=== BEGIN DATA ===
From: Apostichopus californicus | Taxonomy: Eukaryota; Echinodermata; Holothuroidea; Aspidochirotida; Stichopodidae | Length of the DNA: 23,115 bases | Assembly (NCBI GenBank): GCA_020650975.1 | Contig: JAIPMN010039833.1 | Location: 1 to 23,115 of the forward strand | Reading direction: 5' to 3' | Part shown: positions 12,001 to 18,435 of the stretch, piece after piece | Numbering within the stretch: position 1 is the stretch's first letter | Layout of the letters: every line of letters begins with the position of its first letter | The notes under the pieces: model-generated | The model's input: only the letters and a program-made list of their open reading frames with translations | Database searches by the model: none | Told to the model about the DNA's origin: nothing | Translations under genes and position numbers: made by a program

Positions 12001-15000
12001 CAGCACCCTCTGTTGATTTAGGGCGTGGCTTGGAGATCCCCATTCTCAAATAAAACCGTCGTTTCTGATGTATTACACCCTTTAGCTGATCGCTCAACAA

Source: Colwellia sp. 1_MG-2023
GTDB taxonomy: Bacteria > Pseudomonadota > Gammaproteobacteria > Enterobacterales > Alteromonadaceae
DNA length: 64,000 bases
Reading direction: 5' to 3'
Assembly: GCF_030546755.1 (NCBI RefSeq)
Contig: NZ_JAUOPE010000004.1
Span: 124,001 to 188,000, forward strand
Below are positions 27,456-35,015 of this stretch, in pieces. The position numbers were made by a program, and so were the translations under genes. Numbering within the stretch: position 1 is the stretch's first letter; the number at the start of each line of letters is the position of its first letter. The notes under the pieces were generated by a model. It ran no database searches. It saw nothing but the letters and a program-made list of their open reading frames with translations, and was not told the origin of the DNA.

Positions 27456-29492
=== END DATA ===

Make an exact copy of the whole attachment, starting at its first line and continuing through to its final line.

From: Apostichopus californicus | Taxonomy: Eukaryota; Echinodermata; Holothuroidea; Aspidochirotida; Stichopodidae | Length of the DNA: 23,115 bases | Assembly (NCBI GenBank): GCA_020650975.1 | Contig: JAIPMN010039833.1 | Location: 1 to 23,115 of the forward strand | Reading direction: 5' to 3' | Part shown: positions 12,001 to 18,435 of the stretch, piece after piece | Numbering within the stretch: position 1 is the stretch's first letter | Layout of the letters: every line of letters begins with the position of its first letter | The notes under the pieces: model-generated | The model's input: only the letters and a program-made list of their open reading frames with translations | Database searches by the model: none | Told to the model about the DNA's origin: nothing | Translations under genes and position numbers: made by a program

Positions 12001-15000
12001 CAGCACCCTCTGTTGATTTAGGGCGTGGCTTGGAGATCCCCATTCTCAAATAAAACCGTCGTTTCTGATGTATTACACCCTTTAGCTGATCGCTCAACAA

Source: Colwellia sp. 1_MG-2023
GTDB taxonomy: Bacteria > Pseudomonadota > Gammaproteobacteria > Enterobacterales > Alteromonadaceae
DNA length: 64,000 bases
Reading direction: 5' to 3'
Assembly: GCF_030546755.1 (NCBI RefSeq)
Contig: NZ_JAUOPE010000004.1
Span: 124,001 to 188,000, forward strand
Below are positions 27,456-35,015 of this stretch, in pieces. The position numbers were made by a program, and so were the translations under genes. Numbering within the stretch: position 1 is the stretch's first letter; the number at the start of each line of letters is the position of its first letter. The notes under the pieces were generated by a model. It ran no database searches. It saw nothing but the letters and a program-made list of their open reading frames with translations, and was not told the origin of the DNA.

Positions 27456-29492